The special world of land spirits, ‘Savdag’
- By Misheel Lkhasuren -
- Mar 18,2022
The development of contemporary technology has marked a new era of completely different media within the arts. It is interesting to see how contemporary artists so passionately immerse into new technological opportunities. “Savdag”, an independent exhibition by artist B.Bat-Erdene, is a clear example of graceful overlaying of the traditional and the cutting edge.
Mongolians have respected and worshipped nature as they consider that land and water have their own spiritual masters. Some researchers view that shamans originally conceived these invisible beings and gradually gave them form and began to worship them as spirits. The land spirits are called Savdag in Mongolia, while water spirits are named Lus. Contemporary artist B.Bat-Erdene created his own imaginary savdag in his new exhibition, using wood, wire, light and plastics.
The exhibition can make the audience feel as if they have been taken to a parallel world where the land spirits live. According to the Shamanist conception, mountains and hills are homes of savdags. However, it seems that B.Bat-Erdene aimed to depict their home as a special place between the earth and the sky.
The background music of his media art seems to convey the spiritual feelings and impression of meeting a real savdag, which allows viewers to spirit away from the actual world, even for a moment.
The artist portrayed the land spirit without eyes as Mongolians believe that the savdag has no eyes but can feel and find people who misbehave and disturb nature. All events related to the lus and savdag concern human attempts to balance man and nature, he says. Humans are in close contact with water and land masters and if they mistreat Mother Nature, people face the wrath of the spirits. Natural disasters such as drought, floods, dzud, famine, outbreaks of diseases, as well as man-made disasters such as war and conflict are all considered to be acts of the lus and savdag. Therefore, it is necessary to offer appropriate prayers and rituals to pacify these spirits, the Mongolians view.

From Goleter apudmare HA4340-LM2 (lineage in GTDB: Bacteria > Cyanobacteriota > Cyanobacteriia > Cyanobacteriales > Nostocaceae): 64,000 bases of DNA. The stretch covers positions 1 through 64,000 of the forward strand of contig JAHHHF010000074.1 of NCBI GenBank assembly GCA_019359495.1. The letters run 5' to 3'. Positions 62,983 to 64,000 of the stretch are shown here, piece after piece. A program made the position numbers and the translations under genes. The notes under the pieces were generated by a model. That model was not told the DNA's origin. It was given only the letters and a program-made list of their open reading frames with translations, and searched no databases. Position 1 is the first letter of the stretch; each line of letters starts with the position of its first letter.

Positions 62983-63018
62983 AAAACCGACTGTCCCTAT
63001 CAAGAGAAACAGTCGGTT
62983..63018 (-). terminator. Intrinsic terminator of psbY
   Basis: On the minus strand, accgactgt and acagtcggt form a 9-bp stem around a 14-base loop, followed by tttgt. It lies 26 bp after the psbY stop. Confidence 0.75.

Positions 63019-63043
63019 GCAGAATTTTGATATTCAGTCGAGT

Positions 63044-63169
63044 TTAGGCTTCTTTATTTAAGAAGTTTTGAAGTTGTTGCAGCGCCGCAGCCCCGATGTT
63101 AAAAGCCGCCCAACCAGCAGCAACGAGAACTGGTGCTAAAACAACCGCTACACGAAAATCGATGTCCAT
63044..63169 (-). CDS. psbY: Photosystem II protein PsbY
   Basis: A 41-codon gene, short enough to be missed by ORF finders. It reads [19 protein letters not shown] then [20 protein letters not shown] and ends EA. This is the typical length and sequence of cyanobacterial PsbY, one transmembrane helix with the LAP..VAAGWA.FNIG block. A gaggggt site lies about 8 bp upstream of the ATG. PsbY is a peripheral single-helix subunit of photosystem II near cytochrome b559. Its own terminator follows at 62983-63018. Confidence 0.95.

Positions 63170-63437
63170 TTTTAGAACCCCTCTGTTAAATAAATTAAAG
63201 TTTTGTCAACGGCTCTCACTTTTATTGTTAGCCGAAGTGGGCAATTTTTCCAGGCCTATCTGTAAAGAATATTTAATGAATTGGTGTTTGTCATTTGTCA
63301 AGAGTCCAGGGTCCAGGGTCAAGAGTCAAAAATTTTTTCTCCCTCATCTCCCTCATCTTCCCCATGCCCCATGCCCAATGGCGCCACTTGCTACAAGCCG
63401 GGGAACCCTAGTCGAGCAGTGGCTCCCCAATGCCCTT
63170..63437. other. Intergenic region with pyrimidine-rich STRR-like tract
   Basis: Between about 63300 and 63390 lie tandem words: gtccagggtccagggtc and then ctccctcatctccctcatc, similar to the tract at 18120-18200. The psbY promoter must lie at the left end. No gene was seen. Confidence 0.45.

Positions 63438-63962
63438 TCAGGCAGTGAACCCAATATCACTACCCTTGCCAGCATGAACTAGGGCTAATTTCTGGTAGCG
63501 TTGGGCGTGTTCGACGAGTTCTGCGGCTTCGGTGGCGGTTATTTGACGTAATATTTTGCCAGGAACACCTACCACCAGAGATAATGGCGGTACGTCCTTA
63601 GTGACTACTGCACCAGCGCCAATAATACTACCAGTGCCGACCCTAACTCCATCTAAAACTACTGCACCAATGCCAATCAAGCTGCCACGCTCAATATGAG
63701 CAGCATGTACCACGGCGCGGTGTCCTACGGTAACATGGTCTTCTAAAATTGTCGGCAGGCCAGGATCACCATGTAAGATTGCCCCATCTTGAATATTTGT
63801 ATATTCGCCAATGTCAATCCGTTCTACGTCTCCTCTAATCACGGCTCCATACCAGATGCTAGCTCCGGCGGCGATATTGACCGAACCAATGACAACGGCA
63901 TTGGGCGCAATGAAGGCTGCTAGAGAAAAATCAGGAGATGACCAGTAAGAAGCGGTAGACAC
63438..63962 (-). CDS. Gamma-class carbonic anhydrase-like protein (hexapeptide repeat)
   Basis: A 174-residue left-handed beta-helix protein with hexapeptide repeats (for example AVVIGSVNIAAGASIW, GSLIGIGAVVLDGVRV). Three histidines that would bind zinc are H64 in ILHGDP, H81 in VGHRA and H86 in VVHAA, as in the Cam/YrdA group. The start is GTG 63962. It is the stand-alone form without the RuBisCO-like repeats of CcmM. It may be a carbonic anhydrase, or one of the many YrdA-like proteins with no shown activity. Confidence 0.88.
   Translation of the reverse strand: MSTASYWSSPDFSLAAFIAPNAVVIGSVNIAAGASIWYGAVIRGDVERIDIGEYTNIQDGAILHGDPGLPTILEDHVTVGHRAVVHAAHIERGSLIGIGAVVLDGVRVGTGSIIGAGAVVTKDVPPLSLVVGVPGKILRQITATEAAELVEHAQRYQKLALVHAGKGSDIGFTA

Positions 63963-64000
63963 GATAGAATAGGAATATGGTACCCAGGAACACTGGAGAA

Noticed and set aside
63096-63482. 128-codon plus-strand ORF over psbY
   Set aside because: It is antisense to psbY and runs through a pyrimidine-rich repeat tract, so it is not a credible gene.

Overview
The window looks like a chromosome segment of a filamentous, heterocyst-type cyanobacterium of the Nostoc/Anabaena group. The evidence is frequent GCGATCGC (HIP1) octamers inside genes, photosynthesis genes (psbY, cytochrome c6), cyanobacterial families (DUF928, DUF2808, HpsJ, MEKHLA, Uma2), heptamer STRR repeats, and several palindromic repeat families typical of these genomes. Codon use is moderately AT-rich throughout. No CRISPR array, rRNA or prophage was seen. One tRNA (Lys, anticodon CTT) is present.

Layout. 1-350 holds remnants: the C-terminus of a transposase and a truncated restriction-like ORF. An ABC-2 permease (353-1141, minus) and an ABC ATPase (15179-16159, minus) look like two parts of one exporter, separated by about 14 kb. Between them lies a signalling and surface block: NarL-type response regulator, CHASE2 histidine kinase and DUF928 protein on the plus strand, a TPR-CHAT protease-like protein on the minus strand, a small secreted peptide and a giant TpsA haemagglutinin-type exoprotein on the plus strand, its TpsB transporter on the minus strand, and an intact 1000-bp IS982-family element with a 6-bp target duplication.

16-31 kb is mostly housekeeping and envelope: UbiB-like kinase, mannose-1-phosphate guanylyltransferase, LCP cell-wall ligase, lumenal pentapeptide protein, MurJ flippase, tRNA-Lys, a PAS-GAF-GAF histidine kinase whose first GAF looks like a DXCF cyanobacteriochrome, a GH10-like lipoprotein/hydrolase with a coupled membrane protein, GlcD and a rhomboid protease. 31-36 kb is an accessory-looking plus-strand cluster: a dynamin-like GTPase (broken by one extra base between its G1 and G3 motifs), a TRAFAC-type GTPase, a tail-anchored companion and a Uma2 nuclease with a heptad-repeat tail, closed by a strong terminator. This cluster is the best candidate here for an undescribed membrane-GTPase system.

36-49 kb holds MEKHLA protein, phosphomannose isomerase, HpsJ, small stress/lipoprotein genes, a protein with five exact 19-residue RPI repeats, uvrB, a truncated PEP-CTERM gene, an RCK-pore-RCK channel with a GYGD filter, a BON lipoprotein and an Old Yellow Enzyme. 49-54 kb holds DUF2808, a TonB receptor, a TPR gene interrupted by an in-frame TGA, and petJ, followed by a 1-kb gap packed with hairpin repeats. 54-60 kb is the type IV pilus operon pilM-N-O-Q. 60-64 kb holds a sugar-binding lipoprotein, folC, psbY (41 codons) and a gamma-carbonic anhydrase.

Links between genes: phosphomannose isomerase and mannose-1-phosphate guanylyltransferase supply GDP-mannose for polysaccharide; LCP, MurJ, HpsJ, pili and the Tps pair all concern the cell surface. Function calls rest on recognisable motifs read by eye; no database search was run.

B.Bat-Erdene said that the land spirits have the same mental and physical scars as humans. He created his works, imagining that they get scars due to people’s wrongdoings. The soil and stones are considered as the savdag’s veins, arteries, and muscles. For this reason, it was originally forbidden to destroy it, drive in a stake or erect a post unless it is needed urgently for reasons such as to tether animals. Any “wounds” caused to the earth by such actions were “healed” by filling in the stake or post-holes and returning the disturbed soil to its original state. In this manner, B.Bat-Erdene wanted to highlight the mental scars of savdags through his masterpieces.
Until recently, there were many stories and folktale about savdags pretending to be humans or animals in Khuvsgul Province, especially in mountainous taiga and forest localities, where shamanism was predominant rather than Buddhism. When I visited the East Taiga in 2020, a local shaman, Gerelee, said that the land spirit of the East Taiga has the shape and body of a cow and that not everyone can see or feel the savdag.
Interestingly, B.Bat-Erdene believes that the savdag is not related to religion but a manifestation of the Mongolian mentality.
The contemporary artist graduated from the School of Fine Arts of the Mongolian University of Arts and Culture with a bachelor’s degree in 2007. He hosted his first solo exhibition “Once in the Sky” in 2017 and featured his artworks in several domestic and international exhibitions. To meet his imaginary savdag and feel its unique world, make sure to stop by the MN17 Art Gallery before it wraps on March 22.